Dr. Jim Grant, DMin
Sadducees, Seven, Stephen and Saul
Our reading this last week reflects both the seriousness of the Holy Spirit and the troubles the disciples would have trying to share the Good News.
Chapter 5 has the story of Ananias and Sapphira. In an attempt to look good in the eyes of the public [other disciples] they try to please on-lookers ad themselves. The plan of duping the disciples of their righteousness gets exposed. Husband and wife were in on the the scheme, so was the Holy Spirit. In the end two dead people for lying. We often think of the unpardonable sin – rejection of the Holy Spirit, but as believers we must know that our hearts and minds are in full view of the Holy Spirit. Being filled with the Spirit, we must reflect both attitude and action that reflect a pure conscience. The event does have its benefits, for the rest of the disciples took notice and were “fearful” – that means they understood the disciplining and “no tolerance’ from God.
The Sadducees [who don’t believe in the resurrection] try to do battle with the apostles and their resilience to preach even though they are threatened. Because the apostles and others were so vocal about what really happened on the day of Christ’s crucifixion Jerusalem was in an uproar. Many believed the truth of how the religious leaders/High Priest out of jealousy nailed Jesus to the cross. Even though there were threats, God told them to “Go, Stand, and Speak” in the Temple. If it were you and me we may have had some skepticism about “getting too visible” to the Temple Jews. I laugh when I read about how the Apostles were in prison, then the next morning out preaching. One can’t help but think of Houdini freeing himself in tough situations. Even though they were told to stop preaching, it seems that they actually grew in boldness and preached more.
It always seems that when God is blessing, Satan is messing! Chapter 6 gives us some insight into how to deal with church issues. The role of the Deacons then was vital in the ability for the Apostles to continue preaching. Nothing has changed. The deacon office is one of only two offices that God instituted. They were instituted for the Church. Ministers/Pastors do not have time to answer every need that arises, they must have lay leaders to care out those tasks. I really see this situation in the same light as Jethro, Moses’ father-in-law giving advice to set up levels of ministry others. Moses then could focus on the nation of Israel, rather than weary himself about trivial things.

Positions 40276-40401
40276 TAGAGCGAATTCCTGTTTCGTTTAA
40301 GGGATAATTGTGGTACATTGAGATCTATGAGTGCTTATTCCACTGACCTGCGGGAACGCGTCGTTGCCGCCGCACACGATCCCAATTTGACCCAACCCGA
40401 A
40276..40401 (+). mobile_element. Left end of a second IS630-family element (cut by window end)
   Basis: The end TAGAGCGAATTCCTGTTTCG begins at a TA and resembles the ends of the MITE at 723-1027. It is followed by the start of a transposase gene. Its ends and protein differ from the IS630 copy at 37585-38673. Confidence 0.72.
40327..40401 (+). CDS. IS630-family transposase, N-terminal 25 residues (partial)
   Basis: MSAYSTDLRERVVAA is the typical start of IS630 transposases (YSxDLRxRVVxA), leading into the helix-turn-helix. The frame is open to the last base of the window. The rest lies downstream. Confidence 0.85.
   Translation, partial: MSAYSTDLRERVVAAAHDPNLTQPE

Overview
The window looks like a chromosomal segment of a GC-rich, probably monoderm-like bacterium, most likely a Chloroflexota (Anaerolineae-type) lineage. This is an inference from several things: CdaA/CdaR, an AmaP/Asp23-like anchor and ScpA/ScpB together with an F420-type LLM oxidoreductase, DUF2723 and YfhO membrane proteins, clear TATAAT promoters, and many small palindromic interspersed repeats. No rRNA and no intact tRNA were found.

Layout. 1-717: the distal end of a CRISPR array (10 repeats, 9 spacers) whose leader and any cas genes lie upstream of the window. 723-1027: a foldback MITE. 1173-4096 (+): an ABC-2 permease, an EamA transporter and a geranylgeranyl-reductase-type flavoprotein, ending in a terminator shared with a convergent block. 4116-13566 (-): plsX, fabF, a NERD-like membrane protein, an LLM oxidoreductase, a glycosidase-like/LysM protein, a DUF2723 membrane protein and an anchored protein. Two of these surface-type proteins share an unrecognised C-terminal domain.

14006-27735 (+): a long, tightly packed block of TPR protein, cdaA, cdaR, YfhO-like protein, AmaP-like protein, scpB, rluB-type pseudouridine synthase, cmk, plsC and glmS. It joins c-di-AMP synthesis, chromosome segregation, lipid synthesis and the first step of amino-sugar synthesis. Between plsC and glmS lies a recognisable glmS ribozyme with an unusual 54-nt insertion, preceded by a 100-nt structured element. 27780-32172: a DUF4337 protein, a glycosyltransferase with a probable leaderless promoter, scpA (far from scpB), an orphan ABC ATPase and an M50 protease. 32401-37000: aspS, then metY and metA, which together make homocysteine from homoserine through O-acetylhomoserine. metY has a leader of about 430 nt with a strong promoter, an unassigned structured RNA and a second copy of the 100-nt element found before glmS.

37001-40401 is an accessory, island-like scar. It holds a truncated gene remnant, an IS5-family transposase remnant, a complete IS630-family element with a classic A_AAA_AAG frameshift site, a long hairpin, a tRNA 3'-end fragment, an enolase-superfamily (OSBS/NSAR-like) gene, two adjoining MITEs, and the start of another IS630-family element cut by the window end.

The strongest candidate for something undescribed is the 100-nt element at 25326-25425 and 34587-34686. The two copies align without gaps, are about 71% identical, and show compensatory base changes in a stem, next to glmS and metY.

The deacon Stephen is a remarkable man. His was considered uneducated by the religious rulers, but his ability to expound on the history of Israel says otherwise. We find that they religious leaders think they can do the same thing all over again as they had done with Jesus, with false accusations and all. But Stephen steps to the microphone and tells them the greater message of God’s dealing with Israel. Obviously they did take kindly to hearing this from some young upstart, so they stoned him. When we look at this, the scripture is true, if we are going to carry the Gospel, expect to be treated no better than Jesus. Today we are silent when opposition comes to the Message of Christ – we are afraid of Men more than we are of God! Stephen repeats Jesus’ words – forgive them.
Now this young educated, free man named Saul comes into the picture. Just for reference – Saul and Jesus were close to the same age. To think that Saul didn’t know of Jesus would be naive. Saul is zealous, but misguided. He will become the greatest apostle to the Gentiles, what a sense of humor God has!
I want to mention the Deacon Philip – what a man of God, his friend Stephen is stoned for preaching, so he goes out and preaches to the Samaritans! What boldness. Philip does not waiver in his preaching. Oh for men of God like Philip who will stand for the Lord regardless of what the world may do to them.
Back to Saul – killing and hauling believers off to jail, thinking he was protecting the Jewish faith and serving God. God has the last word in Saul/Paul’s life. I’ll come back to more of Paul next week!
Filed under 15 in '15